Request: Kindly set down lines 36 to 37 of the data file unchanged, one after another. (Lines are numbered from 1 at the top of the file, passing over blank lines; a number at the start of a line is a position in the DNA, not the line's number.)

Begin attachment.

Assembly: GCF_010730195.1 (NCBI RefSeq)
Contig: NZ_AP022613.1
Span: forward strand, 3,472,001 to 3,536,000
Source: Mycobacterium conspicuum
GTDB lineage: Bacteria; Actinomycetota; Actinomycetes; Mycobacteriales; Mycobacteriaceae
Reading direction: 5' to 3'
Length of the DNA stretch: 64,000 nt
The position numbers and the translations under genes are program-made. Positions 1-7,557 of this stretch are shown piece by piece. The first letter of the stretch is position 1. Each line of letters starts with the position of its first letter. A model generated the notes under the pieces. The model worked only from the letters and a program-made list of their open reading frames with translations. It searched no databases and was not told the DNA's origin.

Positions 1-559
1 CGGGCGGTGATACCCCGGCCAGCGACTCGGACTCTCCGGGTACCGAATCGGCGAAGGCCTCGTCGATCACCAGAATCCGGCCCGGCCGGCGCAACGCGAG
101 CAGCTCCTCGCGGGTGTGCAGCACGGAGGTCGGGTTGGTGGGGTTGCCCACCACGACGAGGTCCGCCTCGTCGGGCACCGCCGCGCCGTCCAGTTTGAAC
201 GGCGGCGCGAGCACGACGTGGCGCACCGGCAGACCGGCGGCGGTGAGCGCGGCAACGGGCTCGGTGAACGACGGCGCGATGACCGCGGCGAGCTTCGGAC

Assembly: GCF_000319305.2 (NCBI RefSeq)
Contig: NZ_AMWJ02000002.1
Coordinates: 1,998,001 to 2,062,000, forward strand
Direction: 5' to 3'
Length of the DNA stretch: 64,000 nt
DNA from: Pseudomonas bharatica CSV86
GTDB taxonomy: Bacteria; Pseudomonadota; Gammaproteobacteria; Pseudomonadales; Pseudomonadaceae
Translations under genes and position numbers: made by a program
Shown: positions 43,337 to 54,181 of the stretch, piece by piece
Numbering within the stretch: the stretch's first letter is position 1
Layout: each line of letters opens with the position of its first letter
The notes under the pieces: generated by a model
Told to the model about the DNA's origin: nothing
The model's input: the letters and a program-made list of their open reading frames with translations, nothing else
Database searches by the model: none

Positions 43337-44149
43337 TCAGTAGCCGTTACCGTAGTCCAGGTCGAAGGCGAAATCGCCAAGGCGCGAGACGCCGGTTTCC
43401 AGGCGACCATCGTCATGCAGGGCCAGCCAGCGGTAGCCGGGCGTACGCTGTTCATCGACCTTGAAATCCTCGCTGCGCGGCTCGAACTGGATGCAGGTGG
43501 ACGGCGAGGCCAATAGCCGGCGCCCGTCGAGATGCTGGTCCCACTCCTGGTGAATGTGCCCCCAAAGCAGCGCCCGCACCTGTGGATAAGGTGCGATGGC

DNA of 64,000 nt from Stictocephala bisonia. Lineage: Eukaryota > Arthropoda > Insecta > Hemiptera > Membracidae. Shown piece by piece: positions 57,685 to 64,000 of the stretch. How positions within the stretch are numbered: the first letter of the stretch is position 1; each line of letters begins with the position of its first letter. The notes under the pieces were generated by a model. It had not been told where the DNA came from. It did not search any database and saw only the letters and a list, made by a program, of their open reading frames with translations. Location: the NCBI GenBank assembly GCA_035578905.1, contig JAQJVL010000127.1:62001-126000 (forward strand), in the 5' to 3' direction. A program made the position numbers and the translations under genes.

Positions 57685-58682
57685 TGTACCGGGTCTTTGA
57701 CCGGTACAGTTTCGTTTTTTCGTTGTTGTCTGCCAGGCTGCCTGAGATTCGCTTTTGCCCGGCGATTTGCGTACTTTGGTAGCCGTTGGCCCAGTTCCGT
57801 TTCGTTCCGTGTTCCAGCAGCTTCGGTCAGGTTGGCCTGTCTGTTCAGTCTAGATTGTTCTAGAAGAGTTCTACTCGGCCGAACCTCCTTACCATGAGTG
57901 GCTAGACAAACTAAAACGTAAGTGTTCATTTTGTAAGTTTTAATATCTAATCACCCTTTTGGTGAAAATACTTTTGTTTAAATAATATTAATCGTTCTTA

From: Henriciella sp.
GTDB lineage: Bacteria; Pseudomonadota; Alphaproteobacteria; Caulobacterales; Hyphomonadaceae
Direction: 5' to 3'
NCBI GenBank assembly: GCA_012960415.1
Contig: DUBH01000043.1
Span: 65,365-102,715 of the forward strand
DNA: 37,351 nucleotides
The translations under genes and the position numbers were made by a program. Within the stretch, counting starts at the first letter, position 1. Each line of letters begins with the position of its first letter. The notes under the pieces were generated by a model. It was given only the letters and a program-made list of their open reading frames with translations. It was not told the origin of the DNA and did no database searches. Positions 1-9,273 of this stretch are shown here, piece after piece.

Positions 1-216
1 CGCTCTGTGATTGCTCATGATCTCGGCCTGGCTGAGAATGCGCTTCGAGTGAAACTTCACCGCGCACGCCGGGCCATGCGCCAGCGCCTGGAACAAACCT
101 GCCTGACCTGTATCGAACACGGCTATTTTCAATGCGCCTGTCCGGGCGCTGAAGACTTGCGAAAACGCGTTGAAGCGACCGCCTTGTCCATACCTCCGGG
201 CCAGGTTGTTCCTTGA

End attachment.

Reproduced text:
57801 TTCGTTCCGTGTTCCAGCAGCTTCGGTCAGGTTGGCCTGTCTGTTCAGTCTAGATTGTTCTAGAAGAGTTCTACTCGGCCGAACCTCCTTACCATGAGTG
57901 GCTAGACAAACTAAAACGTAAGTGTTCATTTTGTAAGTTTTAATATCTAATCACCCTTTTGGTGAAAATACTTTTGTTTAAATAATATTAATCGTTCTTA